The major presidential campaigns have put tons of effort into creating websites, building their own social networks, creating online videos and reaching out to voters through Facebook and MySpace, but they’re so far mostly ignoring a simple and effective tool to help their supporters find volunteers, raise money and spread messages: web widgets.
Widgets are little snippets of HTML code that you can drop into a page, a blog post or a blog template to add a rich feature. For instance, the ChipIn widget lets you embed a donations collection tool into your site to support your own custom fundraising campaign, and many online publishers offer widgets that display headlines of recent stories. Widgets have a social media component as well, in that they can often spread from one site to another via a “get this widget for your site” link.
Widgets would seem like a natural tool for political outreach, but so far the presidential campaigns aren’t using them at all, with a couple of exceptions. Rudy Giuliani is the only candidate going out of his way to offer widgets for supporters to download: the campaign site’s “Rudy On Your Blog” page offers a couple of useful widgets, one for fundraising and one to display headlines, alongside the usual static image downloads.
John Edwards is the only other major-party candidate with a widget download on his site, and it’s quite hidden — I only found it through a site that tracks campaign website features. I’d show it to you, but it’s a “dashboard” widget for Mac users, meaning that it’s designed for a computer desktop, not a website, and hence isn’t an outreach tool. You can see it on left-hand side of the campaign’s supporter button/badge download page.
Interestingly, the independent Unity08 campaign is using widgets to build a delegate list for next summer’s online vote for its presidential ticket, offering them to supporters in several color schemes. I’d show you a sample, but they don’t seem to want to work on e.politics (how rude).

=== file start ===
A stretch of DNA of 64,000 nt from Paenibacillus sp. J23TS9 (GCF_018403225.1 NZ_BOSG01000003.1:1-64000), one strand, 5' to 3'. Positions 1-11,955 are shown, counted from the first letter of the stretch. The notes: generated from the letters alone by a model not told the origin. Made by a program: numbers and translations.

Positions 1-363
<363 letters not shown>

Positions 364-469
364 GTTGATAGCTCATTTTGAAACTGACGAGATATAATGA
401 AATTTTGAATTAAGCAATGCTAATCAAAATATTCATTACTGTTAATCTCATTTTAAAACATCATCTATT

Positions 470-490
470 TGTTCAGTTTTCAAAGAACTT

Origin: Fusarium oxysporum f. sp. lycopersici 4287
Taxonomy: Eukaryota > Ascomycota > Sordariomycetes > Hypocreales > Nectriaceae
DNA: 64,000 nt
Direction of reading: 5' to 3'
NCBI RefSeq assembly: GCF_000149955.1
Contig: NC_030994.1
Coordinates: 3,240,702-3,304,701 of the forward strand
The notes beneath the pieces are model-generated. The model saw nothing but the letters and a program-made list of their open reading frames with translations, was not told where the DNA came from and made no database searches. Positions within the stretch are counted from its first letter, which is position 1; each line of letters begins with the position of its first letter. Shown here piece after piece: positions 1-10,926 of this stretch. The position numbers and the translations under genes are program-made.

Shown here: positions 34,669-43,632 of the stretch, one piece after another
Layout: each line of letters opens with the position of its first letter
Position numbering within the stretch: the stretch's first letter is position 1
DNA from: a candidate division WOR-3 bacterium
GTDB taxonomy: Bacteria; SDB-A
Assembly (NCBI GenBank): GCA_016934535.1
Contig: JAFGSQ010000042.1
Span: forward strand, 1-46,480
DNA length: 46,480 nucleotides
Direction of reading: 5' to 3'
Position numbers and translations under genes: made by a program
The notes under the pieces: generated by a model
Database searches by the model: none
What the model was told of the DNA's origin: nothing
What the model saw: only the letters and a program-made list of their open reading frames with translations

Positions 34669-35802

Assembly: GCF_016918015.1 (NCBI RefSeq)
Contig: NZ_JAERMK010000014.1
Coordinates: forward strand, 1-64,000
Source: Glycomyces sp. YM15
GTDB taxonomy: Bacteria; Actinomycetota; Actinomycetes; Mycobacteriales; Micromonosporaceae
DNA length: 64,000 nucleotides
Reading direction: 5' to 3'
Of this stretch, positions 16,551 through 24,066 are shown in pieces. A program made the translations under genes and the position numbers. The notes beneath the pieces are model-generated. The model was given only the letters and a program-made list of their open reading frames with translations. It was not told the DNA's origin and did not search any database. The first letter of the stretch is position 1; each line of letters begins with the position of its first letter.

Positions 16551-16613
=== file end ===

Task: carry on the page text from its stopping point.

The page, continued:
Obviously, campaign widget use is still in its infancy. What would a comprehensive political widget strategy look like? Let’s divide the little critters into two basic categories: those that spread a message and those that actively solicit support. Message-spreading widgets could display just about any content that you can either fit into or reference in an RSS feed, including:
- News headlines
- Recent blog posts
- Campaign photos, via a photo-sharing site or from a dedicated photo gallery
- Campaign video clips (either embedded or as a link to a clip displayed on the main campaign site)
- Upcoming events, geo-targeted by the blog/site owner during the widget setup or generic across all supporter sites
- The supporter/volunteer of the day, with photo
Widgets that actively solicit support or user input could:
- Raise money
- Gather email addresses
- Highlight volunteer opportunities
- Gather opinions, polling-style
These options are only the beginning; creative widget builders will no doubt come up with even more applications over ’08 election cycle — just think of the possibilities of combining widgets with RSS mashups a la Yahoo pipes. And widget use won’t be limited to the campaigns, since everyday citizens can build and distribute them at will. Start with a site like Politickr, which gathers the presidential campaign blogs’ RSS feeds and displays them side-by-side — this kind of content is just waiting to be pushed out to widgets scattered around sites across the web. The distributed campaign is right around the corner, eager to be set loose upon an unsuspecting world.